“You say these Naiads are the offspring of a god. That makes them some kind of spirits, right? Just another loony Greek myth.”
“A very old myth,” Dan said. “Much older than the Greeks. Springs have always had their resident divinities.”
This was certainly understandable, I thought. Cold, thirst-quenching, life-giving water sprouting like a miracle from the dry, rocky earth—what god-fearing goatherd wouldn’t see that as divine?
Somewhere an owl softly hooted.
With her arms propped at the water’s edge, Phoebe lowered her face toward the surface of the spring. She took a short drink, noisily sucking the water. Then she raised her dripping face and for a long moment stared unblinking at the pond.
I stopped what I was doing. Dan remained silent. Had she seen something there, hidden in the spring, or was she caught by her own reflection? We watched her and waited, and neither of us spoke. There was something magical about her, kneeling by this primeval pool in the dark. Her pale arms and face, ghostly in the starlight, reflected on the undulating mirror of the pond. An aura of stillness surrounded her. Along with the unceasing trickle of the spring, we could hear the sporadic flutter of wings echo off the rocky walls above us. The place was suffused with an atmosphere of timelessness, with Phoebe the beating heart of it, as if she were some living token of its past.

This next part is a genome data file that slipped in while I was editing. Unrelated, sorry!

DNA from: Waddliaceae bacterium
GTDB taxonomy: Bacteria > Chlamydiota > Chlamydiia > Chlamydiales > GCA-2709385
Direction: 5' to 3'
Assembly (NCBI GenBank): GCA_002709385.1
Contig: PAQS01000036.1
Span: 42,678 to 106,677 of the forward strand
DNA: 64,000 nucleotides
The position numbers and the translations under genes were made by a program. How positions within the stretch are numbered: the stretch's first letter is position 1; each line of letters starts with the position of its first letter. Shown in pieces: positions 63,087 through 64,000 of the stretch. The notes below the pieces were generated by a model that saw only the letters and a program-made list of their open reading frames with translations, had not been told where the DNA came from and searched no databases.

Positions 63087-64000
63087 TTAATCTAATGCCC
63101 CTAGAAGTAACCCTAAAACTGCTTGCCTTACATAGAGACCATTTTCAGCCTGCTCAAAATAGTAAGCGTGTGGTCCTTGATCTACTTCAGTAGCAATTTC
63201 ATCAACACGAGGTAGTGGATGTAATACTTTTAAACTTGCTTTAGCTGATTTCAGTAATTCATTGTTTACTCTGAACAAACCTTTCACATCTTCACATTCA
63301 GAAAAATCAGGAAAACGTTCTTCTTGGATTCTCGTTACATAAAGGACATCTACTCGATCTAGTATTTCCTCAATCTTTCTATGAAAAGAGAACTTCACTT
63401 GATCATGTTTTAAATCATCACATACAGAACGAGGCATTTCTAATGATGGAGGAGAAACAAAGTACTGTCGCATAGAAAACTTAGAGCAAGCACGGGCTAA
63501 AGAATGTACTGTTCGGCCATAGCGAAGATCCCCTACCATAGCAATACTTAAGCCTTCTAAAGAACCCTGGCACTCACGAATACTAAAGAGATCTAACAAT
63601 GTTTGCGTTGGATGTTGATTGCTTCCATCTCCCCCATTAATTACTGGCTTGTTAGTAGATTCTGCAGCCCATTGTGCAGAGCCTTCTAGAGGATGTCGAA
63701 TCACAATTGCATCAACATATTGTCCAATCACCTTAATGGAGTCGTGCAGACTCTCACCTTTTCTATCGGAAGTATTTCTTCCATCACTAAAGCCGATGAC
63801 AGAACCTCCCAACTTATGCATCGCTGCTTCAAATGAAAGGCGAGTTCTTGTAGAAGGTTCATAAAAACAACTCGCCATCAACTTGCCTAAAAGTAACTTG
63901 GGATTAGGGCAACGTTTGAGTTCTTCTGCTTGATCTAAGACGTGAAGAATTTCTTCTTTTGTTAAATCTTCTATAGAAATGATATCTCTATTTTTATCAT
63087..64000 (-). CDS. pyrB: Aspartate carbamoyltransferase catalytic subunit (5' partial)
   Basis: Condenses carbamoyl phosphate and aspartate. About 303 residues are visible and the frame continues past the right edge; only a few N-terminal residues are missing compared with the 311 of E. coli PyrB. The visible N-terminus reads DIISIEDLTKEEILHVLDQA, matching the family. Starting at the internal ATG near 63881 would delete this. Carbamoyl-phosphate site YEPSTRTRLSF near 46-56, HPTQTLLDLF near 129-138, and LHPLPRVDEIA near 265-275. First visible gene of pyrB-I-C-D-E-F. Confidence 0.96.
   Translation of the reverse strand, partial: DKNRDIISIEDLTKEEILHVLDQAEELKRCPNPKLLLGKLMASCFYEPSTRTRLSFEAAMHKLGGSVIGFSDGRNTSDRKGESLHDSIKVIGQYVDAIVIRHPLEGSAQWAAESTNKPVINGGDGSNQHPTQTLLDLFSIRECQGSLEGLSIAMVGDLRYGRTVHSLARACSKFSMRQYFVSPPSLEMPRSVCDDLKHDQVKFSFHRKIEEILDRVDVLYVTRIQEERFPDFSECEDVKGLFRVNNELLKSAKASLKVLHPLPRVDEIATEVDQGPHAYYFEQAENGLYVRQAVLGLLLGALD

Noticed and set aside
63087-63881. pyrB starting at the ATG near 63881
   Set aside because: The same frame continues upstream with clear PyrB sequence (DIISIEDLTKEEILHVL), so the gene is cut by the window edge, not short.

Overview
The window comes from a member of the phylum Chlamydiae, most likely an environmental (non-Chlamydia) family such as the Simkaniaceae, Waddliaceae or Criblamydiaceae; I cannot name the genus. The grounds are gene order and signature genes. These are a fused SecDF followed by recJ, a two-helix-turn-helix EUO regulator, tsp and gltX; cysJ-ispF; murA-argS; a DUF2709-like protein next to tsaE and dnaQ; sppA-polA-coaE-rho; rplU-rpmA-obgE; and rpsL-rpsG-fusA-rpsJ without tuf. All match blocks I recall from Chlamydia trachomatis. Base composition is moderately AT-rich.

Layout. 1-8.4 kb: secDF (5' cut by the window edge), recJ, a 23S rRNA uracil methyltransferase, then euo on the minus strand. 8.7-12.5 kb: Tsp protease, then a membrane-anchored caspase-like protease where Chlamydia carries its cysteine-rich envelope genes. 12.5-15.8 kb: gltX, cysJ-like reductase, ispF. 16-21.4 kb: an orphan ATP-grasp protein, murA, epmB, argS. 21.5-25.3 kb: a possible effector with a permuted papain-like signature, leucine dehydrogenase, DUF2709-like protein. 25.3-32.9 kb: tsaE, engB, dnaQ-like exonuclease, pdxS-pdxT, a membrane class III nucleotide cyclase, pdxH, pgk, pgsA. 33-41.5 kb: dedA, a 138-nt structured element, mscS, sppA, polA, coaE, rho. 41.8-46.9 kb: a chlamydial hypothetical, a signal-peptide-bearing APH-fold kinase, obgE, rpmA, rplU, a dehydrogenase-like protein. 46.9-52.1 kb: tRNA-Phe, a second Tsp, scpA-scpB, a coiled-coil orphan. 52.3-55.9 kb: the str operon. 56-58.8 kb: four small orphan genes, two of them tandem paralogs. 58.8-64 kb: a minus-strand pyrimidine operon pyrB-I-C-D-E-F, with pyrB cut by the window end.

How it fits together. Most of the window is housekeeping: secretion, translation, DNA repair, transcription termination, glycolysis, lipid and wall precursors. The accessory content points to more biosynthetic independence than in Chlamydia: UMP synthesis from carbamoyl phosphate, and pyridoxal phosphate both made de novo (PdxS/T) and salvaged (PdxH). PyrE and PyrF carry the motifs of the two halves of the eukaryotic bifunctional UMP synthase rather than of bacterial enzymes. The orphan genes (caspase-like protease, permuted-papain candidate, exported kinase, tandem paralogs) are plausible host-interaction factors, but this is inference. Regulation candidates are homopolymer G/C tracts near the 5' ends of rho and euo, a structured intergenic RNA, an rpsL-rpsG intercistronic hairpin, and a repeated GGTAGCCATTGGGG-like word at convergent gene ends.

Thursday, December 20, 2018
The Castalian Spring at Delphi
Posted by David Angsten at 3:07 PM